they absolutely ought not to do in the first place
Like burning the flag (or a cross), using curse-words, failing to tip, declining to shower or use deoderant, smoking, eating fatty foods, cheating on their spouse or significant other and a million other non-economic acts?

It does seem that the law often accounts for this to some degree by exempting small businesses who hire a small number of people from some anti-discrimination laws.
That is a completely unprincipled exception. Would it be wrong to apply laws against murder or theft differently according to size of organization?

Well, it is really not much of a big infringement on their liberty to require Exxon not to discriminate. They can always sell their stock
It is not a big requirement to prohibit any Jewish involvement in finance or media. They can always sell any companies they own. It is not such a big deal to prohibit blacks from living in certain areas, they can always sell their houses. It is not such a big deal to prohibit gay marriage, they are as free to marry members of the opposite sex as straights!

Liberties that benefit everyone deserve more protection than liberties than benefit only a select few
I guess all those restrictions I just mentioned are in the clear then!

However, they have it wrong in trying to equate all sorts of liberty, without any sense of the costs and benefits of curtailing certain choices, versus encouraging others.
There are plenty of consequentialist libertarians. I consider myself one of them.

you cannot cry fire in a crowded theater
There is no need for a law against it. The theater owner may decide whether he wants to allow people to yell fire. The Supreme Court decision from which that dates actually prohibited speaking out against war and the draft during World War 1. Do you think they were correct.

Libertarians distinguish between "positive freedom" like opportunities from "negative freedom", is restrictions on what others can do to you. Positive freedom is entitlement and it MUST BY IT'S NATURE infringe on others. It cannot be the case that everyone is required to hire an individual (as I'm not an employer and don't have funds, it would be ridiculous to expect me to). Nor is a consumer obligated to purchase anything. If I decided to hire someone, that would be my choice (which I would be free not to make at all, though it would equally prevent someone from having a choice). Assuming I do hire someone, that person receives an ex ante benefit (otherwise they wouldn't have agreed and it would presumably be slavery). By making a choice among multiple candidates I MUST privilege one over another. If they had rights to a job it is inevitable that in the act of hiring I violate rights. To have the government insist I hire one of them must harm the others who I would have hired otherwise.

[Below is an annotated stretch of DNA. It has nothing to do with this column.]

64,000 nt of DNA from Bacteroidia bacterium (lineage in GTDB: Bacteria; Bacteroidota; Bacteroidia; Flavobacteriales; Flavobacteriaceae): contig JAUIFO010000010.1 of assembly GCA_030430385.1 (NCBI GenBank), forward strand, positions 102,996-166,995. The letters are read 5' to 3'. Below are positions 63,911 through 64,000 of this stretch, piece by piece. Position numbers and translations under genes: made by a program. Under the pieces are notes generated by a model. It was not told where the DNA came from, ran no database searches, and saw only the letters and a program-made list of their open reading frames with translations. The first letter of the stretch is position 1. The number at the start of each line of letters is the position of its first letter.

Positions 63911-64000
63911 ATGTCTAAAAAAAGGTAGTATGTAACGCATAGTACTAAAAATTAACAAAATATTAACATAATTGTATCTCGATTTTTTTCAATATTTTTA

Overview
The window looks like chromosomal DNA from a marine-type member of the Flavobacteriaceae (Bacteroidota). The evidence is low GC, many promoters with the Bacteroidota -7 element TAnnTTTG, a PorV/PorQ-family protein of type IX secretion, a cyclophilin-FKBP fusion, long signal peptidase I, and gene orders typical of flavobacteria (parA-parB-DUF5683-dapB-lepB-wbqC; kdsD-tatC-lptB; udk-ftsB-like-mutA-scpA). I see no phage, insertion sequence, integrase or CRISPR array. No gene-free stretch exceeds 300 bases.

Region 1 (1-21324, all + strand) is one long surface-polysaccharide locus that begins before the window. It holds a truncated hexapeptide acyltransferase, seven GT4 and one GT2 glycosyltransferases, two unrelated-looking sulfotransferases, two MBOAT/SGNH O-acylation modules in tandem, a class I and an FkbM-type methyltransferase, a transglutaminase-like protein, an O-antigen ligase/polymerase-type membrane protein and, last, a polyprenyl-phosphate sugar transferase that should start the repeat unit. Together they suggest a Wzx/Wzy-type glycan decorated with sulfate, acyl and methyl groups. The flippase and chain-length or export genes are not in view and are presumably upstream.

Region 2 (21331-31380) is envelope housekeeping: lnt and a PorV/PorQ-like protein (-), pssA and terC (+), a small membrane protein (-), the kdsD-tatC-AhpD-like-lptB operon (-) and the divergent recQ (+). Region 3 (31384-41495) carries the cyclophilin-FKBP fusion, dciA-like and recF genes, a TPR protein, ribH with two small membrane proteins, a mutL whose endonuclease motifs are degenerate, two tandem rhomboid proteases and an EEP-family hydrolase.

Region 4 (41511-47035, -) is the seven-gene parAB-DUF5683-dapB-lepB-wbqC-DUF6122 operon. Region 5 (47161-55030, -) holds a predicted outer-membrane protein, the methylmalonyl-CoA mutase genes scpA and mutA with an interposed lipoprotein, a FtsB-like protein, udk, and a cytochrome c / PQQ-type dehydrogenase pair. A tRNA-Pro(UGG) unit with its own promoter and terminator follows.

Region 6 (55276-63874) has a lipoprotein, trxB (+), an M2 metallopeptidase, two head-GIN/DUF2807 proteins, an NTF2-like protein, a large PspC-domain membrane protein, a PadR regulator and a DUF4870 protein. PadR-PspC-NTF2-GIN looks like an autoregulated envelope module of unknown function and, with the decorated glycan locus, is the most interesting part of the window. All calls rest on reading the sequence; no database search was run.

This is not a freedom merely to "express my preference". This regards freedom to associate and work with. What if we could not discriminate against known Ku Klux Klan members? I might be required to hire one and I would not want to work with them. My employees would usually not want to either and so I would have trouble hiring more. My customers might not want to patronize my establishment.

Instead of protesting the legitimacy of society and the rule of law, libertarians would be better off if they brought voices to the table to shape laws in a more liberty respecting way
Would you say laws that called for the extermination of an ethnic/religious group would be valid if they are created by "society"? Or does validity law in the substance of a law rather than its source?

Shrill voices, whether left, right, libertarian, communist or whatever, probably are not productive.
There is no possibility that I can have any real effect on our laws as an individual. That's why I don't vote. When I talk about libertarianism, as here, it is not because I believe it will have any effect. It is because it's what I really believe.

Why do libertarian armchair economists insist on framing every debate as if it were one of the "socialism vs. capitalism" debates of the '40s and '50s?
Caplan clearly said "regulation" rather than socialism. I don't think Bork wants something like "cultural socialism", just heavy regulation. So WHO specifically is doing the framing you object to?

[T]he right way to address poverty is to bolster the social safety net everywhere.
Regulation is different from a safety net (which Hayek and Friedman endorsed, though a rather stripped-down form). Variance in regulation is associated with more impact on growth (negative) than redistribution. Like Caplan, I would disagree with Glaeser but it's not really that big a deal to me. I'd rather increase the Earned Income Tax Credit than raise the minimum wage.
8.29.2008 11:41pm